BBC Home
Explore the BBC
BBC News
Launch consoleBBC NEWS CHANNEL
Last Updated: Friday, 4 February, 2005, 09:03 GMT
New ceasefire for Uganda's army
A Ugandan woman at the scene of an LRA attack
Some 1.6m people have fled their homes because of the fighting
A ceasefire announced by Uganda's government to facilitate new peace talks with rebels has come into effect.

The 18-day truce with Lord's Resistance Army rebels covers parts of northern Uganda, the government said.

Ugandan ministers met LRA rebels during a similar ceasefire last December, but peace talks broke down.

The LRA has been fighting for 18 years. It has abducted thousands of children to be fighters and sex slaves, leading some 1.6m people to flee their homes.

'No trap'

The government says the truce will be enough for both sides to agree on a full ceasefire, ahead of peace talks.

They also say that any LRA fighters who wish to leave the rebellion will be given safe access and an amnesty.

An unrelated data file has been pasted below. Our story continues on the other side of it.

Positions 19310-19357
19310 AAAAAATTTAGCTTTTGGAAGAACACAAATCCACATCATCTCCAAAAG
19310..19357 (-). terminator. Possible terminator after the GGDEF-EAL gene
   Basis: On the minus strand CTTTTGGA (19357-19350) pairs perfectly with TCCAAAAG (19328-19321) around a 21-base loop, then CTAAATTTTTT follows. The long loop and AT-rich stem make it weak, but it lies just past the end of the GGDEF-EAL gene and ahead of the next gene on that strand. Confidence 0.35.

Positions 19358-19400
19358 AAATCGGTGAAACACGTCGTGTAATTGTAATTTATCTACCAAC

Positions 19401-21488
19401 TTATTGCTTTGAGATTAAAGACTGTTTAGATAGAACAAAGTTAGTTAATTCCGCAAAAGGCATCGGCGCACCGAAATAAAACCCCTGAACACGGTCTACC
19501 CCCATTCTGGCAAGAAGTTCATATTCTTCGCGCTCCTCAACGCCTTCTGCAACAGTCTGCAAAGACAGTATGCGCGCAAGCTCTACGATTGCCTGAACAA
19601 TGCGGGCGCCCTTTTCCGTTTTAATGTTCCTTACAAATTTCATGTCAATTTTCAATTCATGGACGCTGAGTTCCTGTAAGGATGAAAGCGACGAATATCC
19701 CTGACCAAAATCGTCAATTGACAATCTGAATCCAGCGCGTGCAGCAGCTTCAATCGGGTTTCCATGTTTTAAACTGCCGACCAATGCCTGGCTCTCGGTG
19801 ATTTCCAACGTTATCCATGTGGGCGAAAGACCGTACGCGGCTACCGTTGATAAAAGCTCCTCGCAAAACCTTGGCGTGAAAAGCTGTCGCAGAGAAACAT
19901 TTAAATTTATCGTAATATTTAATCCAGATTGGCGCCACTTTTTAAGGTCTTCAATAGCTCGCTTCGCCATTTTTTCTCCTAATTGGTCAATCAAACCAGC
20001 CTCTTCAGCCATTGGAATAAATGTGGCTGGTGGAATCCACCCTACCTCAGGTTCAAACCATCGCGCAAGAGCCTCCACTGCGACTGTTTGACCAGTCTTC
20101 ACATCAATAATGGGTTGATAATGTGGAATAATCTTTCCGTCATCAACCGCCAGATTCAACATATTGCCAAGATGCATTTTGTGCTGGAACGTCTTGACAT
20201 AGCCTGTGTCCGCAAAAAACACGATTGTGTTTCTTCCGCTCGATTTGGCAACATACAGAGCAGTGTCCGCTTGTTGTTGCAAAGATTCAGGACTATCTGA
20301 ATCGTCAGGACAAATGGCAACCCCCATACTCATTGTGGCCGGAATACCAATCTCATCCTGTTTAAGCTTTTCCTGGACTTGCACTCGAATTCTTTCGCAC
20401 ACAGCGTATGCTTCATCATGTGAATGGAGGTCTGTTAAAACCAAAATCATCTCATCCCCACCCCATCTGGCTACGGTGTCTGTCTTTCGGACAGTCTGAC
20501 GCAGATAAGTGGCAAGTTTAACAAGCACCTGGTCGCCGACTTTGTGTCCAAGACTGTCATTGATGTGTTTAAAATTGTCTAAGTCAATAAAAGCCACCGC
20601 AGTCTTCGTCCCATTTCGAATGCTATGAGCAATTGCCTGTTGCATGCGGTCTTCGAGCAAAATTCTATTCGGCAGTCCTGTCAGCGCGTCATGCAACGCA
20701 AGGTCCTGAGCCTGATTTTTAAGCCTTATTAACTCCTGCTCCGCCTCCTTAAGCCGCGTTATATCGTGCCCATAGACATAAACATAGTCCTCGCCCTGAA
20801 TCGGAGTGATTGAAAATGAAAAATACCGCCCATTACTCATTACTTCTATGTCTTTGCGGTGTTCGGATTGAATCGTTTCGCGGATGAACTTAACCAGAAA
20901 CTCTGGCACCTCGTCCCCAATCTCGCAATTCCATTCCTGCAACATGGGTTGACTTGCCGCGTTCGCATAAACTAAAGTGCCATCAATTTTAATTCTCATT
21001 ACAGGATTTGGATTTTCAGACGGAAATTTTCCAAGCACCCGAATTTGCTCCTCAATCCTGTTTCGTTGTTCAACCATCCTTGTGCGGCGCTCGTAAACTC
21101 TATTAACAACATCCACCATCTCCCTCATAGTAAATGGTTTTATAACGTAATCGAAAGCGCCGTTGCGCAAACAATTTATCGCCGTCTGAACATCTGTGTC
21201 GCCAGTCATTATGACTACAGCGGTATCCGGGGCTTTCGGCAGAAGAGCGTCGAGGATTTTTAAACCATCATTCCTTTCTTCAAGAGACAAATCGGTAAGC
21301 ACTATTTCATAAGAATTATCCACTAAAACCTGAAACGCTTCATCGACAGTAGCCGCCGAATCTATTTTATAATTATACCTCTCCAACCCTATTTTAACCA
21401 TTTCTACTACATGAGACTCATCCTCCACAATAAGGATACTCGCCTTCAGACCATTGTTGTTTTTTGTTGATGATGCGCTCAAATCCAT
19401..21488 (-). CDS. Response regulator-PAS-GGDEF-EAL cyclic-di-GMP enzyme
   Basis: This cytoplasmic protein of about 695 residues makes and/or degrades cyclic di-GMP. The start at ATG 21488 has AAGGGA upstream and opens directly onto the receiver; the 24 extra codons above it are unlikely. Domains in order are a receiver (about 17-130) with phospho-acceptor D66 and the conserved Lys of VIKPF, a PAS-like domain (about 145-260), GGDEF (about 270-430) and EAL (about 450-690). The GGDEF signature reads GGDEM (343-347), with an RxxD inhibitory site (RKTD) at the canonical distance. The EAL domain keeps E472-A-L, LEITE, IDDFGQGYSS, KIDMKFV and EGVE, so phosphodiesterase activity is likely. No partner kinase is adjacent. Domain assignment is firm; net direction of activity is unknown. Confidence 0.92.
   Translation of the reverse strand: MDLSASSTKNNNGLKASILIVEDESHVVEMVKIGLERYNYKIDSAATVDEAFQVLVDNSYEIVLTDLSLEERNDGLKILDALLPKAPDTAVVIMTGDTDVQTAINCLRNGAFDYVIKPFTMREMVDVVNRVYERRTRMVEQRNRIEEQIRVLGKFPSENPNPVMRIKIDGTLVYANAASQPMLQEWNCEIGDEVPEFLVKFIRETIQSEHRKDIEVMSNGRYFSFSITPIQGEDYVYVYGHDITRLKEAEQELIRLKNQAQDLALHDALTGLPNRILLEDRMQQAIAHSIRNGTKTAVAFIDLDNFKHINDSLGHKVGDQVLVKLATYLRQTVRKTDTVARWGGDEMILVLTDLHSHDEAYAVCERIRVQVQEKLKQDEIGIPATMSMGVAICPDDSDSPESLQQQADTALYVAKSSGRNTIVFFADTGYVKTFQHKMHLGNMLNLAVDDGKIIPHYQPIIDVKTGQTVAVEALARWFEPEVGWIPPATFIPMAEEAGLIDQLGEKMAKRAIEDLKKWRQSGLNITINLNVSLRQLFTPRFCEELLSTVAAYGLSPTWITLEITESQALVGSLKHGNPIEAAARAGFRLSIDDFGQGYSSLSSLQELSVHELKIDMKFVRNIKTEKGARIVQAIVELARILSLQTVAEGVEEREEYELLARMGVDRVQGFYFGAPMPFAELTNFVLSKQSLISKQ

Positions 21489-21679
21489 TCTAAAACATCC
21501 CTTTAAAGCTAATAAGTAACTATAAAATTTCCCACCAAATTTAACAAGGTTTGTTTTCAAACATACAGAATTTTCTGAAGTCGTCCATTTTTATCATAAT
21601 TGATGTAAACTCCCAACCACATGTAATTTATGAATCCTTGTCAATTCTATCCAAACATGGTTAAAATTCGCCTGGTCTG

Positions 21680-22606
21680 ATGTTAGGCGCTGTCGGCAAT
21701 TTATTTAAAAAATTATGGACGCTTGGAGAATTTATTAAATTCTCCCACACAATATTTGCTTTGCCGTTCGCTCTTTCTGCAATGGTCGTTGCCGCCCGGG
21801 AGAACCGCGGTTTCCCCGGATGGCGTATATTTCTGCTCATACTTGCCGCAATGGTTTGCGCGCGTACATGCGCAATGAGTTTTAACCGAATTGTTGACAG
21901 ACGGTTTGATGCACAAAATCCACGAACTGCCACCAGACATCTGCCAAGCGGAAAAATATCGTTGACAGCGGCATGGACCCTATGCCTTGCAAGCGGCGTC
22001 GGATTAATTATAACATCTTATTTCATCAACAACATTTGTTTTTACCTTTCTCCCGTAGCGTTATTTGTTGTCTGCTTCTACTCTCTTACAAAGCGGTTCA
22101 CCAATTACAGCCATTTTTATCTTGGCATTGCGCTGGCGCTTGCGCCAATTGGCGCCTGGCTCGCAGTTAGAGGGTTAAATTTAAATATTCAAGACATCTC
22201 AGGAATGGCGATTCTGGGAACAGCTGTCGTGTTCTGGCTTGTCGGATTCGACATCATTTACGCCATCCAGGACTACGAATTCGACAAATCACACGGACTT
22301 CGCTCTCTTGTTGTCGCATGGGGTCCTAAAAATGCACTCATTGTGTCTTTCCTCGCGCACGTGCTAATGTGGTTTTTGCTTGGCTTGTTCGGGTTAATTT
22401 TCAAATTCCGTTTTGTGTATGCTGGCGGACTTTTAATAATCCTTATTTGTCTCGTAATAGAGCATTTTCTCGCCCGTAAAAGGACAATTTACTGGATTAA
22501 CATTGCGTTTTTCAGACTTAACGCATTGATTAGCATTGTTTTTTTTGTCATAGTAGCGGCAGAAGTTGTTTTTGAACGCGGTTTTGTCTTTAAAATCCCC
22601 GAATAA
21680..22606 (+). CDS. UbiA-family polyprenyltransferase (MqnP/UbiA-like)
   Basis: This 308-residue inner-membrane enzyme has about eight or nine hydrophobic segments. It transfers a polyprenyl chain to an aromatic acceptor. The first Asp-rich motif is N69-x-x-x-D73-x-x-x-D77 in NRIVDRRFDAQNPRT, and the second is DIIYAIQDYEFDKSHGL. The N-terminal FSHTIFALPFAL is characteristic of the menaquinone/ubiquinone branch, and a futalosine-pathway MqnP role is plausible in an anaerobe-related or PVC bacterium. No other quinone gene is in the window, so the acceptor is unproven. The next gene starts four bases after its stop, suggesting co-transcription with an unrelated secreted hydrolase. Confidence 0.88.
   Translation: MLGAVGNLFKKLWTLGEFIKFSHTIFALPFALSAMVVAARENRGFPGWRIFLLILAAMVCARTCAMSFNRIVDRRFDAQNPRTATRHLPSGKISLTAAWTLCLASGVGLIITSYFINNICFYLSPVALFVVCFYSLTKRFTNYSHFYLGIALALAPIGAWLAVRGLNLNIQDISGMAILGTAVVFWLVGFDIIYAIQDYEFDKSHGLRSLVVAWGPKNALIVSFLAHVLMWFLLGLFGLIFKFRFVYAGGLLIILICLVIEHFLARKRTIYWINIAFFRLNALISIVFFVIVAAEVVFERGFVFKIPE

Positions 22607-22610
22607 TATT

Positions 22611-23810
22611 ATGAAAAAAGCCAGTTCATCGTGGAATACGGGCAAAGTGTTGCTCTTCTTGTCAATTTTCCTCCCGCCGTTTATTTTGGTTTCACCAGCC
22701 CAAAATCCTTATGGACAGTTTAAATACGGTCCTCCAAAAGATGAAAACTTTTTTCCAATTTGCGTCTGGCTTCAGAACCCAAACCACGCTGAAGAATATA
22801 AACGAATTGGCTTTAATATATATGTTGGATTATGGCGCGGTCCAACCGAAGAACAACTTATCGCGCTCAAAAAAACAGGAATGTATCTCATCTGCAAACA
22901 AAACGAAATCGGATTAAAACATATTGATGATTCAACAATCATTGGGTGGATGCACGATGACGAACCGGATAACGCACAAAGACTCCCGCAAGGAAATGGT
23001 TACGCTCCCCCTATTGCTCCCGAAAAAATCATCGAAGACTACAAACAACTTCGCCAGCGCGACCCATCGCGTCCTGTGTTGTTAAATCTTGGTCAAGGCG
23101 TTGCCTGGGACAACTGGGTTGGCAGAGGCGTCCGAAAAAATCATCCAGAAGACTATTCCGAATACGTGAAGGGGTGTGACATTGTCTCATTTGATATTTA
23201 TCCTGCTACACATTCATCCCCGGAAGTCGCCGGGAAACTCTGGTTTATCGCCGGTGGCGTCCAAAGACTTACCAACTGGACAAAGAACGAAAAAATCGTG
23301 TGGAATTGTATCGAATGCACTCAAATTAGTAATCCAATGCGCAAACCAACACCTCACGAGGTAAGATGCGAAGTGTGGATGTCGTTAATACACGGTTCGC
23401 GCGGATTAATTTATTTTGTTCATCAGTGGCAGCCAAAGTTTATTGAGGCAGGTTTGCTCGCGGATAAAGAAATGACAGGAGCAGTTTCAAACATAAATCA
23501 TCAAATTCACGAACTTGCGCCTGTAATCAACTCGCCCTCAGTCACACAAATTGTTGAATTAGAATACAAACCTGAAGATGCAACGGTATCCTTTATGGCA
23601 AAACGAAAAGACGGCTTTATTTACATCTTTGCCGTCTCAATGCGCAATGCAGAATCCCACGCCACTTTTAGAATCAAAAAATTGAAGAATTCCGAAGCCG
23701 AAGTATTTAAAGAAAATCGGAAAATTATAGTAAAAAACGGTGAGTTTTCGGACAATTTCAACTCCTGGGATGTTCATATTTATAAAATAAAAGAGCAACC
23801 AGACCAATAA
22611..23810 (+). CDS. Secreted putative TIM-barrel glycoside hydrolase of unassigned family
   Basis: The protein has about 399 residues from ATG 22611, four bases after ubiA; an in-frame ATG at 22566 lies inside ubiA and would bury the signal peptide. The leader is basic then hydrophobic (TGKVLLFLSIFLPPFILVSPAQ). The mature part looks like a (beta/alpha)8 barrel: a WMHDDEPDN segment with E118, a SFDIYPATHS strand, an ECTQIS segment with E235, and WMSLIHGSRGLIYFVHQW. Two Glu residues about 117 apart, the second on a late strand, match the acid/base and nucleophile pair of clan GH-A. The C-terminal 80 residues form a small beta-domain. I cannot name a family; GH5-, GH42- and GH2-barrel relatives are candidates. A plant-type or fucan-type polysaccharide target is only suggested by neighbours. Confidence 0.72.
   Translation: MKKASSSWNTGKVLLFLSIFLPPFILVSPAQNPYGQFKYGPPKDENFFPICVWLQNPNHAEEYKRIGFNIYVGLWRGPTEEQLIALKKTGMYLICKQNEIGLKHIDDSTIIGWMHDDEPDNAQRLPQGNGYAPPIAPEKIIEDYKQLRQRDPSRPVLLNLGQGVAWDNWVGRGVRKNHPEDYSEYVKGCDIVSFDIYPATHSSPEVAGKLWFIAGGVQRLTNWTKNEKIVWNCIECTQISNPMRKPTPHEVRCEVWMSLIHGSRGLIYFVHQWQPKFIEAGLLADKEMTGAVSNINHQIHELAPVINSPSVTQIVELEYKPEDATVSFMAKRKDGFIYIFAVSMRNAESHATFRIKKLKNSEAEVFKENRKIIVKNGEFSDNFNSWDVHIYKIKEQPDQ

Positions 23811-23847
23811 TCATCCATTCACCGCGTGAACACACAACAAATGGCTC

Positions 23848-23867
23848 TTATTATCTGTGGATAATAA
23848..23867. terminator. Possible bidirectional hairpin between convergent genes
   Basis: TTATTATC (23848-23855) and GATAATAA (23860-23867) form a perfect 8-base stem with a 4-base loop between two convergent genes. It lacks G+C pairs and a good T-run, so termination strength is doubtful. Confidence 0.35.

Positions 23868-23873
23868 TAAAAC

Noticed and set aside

"There is no trap," Uganda's Minister of Internal Affairs Ruhakana Rugunda told the BBC's Focus on Africa programme.

He also denied rebel accusations that they were attacked by the army after holding meetings with the mediation team during the previous ceasefire.


The BBC is not responsible for the content of external internet sites


News Front Page | World | UK | England | Northern Ireland | Scotland | Wales | Politics
Business | Entertainment | Science/Nature | Technology | Health | Education
Have Your Say | Magazine | In Pictures | Week at a Glance | Country Profiles | In Depth | Programmes
Americas Africa Europe Middle East South Asia Asia Pacific